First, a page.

RNC chairman: Party could penalize former candidates who don't back Trump
© Greg Nash

Republican National Committee chairman Reince Priebus on Sunday warned there could be consequences for former presidential candidates who don't endorse their party's nominee.


"People who agreed to support the nominee, that took part in our process, they used tools from the RNC. They agreed to support the nominee, they took part in our process," Priebus said on CBS's "Face The Nation."

"We're a private party. We're not a public entity. Those people need to get on board. And if they're thinking they're going to run again someday, I think that we're going to evaluate the process – of the nomination process and I don't think it's going to be that easy for them."
Republican candidates signed a pledge during the primary season stating they would support their party's eventual nominee.
Many of the GOP nominee's former rivals have yet to endorse Trump, including Ohio Gov. John Kasich, Sen. Ted CruzRafael (Ted) Edward CruzRepublicans show little enthusiasm for impeachment witness swap Texas House special election to gauge suburban mood Texas Democrats roll out plan to win state House in November MORE (Texas) and former Florida Gov. Jeb Bush.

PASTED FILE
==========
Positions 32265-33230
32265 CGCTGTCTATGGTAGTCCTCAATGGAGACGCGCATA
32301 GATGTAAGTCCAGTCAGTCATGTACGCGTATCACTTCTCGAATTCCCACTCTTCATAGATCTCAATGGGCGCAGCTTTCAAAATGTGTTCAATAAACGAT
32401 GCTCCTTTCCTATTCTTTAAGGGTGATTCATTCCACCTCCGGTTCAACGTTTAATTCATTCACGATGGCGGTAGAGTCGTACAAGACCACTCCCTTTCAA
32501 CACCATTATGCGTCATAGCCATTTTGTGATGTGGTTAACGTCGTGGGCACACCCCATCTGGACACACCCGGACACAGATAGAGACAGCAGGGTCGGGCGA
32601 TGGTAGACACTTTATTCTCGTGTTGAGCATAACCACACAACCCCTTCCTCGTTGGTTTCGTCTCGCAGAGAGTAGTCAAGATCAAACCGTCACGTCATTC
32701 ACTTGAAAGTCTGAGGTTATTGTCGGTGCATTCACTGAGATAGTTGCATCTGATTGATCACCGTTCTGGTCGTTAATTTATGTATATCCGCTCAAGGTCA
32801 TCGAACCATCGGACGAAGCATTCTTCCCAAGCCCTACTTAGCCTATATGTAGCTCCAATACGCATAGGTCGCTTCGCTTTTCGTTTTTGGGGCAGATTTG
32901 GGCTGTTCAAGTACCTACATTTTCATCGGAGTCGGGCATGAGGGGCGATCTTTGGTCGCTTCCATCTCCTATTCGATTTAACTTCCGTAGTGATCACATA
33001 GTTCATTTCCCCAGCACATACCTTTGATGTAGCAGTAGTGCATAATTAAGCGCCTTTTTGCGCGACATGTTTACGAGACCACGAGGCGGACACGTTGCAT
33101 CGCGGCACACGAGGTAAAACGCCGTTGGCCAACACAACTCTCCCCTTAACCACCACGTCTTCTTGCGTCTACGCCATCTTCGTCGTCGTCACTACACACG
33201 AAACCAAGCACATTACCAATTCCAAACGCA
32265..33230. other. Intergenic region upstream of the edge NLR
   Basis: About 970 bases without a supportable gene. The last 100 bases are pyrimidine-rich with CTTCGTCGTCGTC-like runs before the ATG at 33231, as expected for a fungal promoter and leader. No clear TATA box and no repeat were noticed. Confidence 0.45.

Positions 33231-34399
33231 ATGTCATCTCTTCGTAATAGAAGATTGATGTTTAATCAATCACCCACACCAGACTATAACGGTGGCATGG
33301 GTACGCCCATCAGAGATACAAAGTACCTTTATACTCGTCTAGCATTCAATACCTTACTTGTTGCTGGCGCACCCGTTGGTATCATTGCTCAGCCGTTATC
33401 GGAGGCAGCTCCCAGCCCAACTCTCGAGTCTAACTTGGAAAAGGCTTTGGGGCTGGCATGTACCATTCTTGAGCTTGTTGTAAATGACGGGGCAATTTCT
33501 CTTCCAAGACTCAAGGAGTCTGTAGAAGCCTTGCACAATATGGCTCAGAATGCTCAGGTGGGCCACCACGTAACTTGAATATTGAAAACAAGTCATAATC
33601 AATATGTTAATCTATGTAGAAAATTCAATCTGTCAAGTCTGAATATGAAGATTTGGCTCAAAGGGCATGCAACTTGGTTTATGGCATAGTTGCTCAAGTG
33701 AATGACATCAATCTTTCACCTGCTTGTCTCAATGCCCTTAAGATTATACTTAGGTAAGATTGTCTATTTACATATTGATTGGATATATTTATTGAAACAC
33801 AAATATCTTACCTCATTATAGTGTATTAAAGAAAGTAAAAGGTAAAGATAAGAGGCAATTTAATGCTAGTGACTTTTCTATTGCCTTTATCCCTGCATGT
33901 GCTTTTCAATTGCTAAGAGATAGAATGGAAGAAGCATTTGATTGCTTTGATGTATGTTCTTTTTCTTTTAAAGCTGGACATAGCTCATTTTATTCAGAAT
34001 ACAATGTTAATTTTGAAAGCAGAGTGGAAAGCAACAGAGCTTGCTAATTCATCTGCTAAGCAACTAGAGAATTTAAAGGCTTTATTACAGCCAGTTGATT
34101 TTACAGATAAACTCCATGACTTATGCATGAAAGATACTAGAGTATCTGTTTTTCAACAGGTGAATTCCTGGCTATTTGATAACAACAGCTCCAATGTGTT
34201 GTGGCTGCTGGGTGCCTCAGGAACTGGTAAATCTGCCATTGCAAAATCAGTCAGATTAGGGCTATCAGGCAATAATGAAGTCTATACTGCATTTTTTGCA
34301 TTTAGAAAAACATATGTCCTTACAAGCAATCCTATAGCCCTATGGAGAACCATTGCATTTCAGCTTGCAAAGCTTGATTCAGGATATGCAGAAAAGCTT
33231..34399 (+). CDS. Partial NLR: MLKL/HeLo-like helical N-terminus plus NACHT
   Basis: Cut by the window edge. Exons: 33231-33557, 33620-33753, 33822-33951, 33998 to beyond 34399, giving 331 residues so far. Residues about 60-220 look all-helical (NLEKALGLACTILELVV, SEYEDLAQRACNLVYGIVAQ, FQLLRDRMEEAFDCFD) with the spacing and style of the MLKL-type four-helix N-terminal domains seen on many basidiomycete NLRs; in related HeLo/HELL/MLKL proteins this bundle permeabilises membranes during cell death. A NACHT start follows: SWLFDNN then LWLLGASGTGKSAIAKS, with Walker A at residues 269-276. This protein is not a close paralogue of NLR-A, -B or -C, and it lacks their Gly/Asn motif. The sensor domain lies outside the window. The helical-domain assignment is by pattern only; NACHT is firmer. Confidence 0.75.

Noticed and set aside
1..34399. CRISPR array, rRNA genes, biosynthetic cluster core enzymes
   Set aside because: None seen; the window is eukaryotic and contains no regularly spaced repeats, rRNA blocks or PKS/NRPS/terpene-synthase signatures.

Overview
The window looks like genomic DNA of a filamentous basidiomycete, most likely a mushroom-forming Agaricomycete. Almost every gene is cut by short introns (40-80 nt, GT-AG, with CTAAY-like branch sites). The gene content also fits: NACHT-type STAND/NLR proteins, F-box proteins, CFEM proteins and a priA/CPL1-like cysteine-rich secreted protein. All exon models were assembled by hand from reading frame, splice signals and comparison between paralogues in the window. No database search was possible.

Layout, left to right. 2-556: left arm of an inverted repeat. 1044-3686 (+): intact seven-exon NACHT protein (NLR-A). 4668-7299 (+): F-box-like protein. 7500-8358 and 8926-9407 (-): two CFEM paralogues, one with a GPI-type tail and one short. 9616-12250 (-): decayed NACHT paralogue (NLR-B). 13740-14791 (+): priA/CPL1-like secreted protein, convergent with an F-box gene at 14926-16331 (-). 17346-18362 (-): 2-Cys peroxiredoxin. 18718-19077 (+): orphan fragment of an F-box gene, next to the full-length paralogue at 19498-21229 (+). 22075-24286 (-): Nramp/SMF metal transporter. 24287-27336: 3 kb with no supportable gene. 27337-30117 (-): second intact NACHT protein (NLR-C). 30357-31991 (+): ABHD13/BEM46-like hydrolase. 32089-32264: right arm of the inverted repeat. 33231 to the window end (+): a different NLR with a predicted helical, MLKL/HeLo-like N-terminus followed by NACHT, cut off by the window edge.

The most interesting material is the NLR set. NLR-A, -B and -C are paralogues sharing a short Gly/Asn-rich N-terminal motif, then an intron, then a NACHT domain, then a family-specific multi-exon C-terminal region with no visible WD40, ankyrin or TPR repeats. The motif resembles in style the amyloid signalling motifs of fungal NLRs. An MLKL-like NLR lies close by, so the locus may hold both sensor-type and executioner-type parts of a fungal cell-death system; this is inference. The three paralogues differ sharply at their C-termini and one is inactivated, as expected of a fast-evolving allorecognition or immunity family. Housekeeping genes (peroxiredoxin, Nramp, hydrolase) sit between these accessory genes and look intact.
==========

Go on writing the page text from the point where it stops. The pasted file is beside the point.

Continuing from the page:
Host John Dickerson questioned whether Kasich — who has said it's unlikely he'll cast his vote for Trump — would be penalized if he wanted to run again.

"People in our party are talking about what we're going to do about this. I mean there's a ballot access issue in South Carolina. In order to be on the ballot in South Carolina, you actually have to pledge your support to the nominee, no matter who that person is," Priebus said.

"So what's the penalty for that? It's not a threat, but that's just the question that we have a process in place," he continued.

"And if a private entity puts forward a process and has agreement with the participants in that process, and those participants don't follow through with the promises that they made in that process, what-- what should a private party do about that if those same people come around in four or eight years?"